If you were placed in a spontaneous situation, at a conference, say, could you simply whip out your laptop and pitch it to anyone? For that to work, it’s not sufficient to be aware of customer needs. You have to get up close to your product and understand, on a micro-level, what your product does.    

Product marketers drive real growth

In the end, it’s all about conversion and customer retention. It’s all about reducing the churn rate as much as possible. These are the core metrics that your leadership is going to be looking at. All of this comes down to servicing the needs and demands of the customers.

You can’t drive these key revenue-driving metrics without being up close and personal with your customers, and as a product marketer, you’re in an ideal situation to be dealing with this. If you know who your customer is, and you know your product well, you're in a position to drive growth.

Product marketers can fulfil many roles

Product marketers are in a great position to be valuable to their organizations. That integral understanding of the product and the customers puts you in an ideal situation to fulfill many different roles.

You should also be able to offer support and guidance to content marketing, for example. Product marketers are involved in writing copy and you need the ability to create impactful messaging for your company’s website, because this is integral to attracting customers.

They should be able to write essential emails for campaigns your company is launching. They should be able to interview customers for case studies, do competitive intelligence research, support PR campaigns, create sales assets, write a pitch, etc.

The point of all this is that a good product marketer should have skills that can assist in generating revenue on multiple different levels.

Product marketers keep things connected

One of the key characteristics of a good product marketer is that they’re able to keep things connected. What you’ll find is that as soon as you get into a product marketing position, it becomes solely your problem.

In fact, in many ways, this happens with many different departments. Sales aren’t talking to marketing, product aren't talking to customer support, etc. With a cross-functional role like product marketing, you have a unique opportunity to inspire greater internal communication and form a glue between these different areas of the business.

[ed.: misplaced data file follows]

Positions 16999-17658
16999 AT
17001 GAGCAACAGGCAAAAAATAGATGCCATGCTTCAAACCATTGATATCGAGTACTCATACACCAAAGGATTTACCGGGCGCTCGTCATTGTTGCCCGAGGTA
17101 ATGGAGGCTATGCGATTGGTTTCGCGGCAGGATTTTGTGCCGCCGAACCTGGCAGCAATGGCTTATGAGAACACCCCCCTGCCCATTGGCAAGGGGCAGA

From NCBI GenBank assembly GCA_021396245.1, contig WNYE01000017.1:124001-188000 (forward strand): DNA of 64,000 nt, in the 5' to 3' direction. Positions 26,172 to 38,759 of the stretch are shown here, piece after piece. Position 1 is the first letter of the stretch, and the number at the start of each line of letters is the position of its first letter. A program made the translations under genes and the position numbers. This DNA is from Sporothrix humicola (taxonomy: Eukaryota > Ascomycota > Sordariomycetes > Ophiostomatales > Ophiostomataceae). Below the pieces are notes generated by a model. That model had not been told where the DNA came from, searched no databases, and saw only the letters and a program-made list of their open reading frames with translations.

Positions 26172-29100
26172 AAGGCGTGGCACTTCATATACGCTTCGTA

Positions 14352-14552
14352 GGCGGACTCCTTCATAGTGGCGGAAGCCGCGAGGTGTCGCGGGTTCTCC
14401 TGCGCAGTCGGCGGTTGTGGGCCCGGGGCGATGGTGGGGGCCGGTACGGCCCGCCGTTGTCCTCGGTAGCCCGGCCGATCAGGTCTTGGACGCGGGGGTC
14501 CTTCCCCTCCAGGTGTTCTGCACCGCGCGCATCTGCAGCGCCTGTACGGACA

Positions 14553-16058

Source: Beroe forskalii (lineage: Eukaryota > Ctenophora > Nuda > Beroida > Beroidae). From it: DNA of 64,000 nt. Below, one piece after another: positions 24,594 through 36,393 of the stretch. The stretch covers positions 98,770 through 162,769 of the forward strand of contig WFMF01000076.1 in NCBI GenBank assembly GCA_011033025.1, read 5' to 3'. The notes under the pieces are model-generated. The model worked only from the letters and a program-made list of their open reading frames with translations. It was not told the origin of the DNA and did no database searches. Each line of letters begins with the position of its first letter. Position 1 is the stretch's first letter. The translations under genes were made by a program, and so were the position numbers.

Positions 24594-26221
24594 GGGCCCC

Oftentimes, as an organization grows, teams start to become disjointed. It's hard to keep things connected, but you have to do it. All of these departments are dealing with different issues at various points in the purchase cycle. These are all issues that, as a good product marketer, you’re going to have some familiarity with.

How to develop your voice

So, let’s say you’ve completed your messaging, positioning, and personas. You’ve also got all the different departments unified under the umbrella of your vision. Now, the most strategic, useful thing to do is build a voice.    

The catch is, that it's not your voice, it's the voice of the customer, and the voice of the market. If you have a new feature that isn’t getting any traction, for example, you’re then in an ideal position to explain why it isn’t getting traction.

You can also provide insight into your competitors. As a product marketer, you should always be researching your industry and conducting competitive intelligence to identify your competitors’ strengths and weaknesses.

You have an amazing opportunity to be a channel between your organization, the customers, and the rest of your industry. Don’t waste it!

Written by:

Aneel Lakhani

Aneel Lakhani

Aneel Lakhani is the Venture Partner at Crane Venture Partners. He's an investor focused on pre-seed and seed in B2B, focusing mainly in SaaS and OSS in the UK and US.

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From zero to something: Bootstrapping product marketing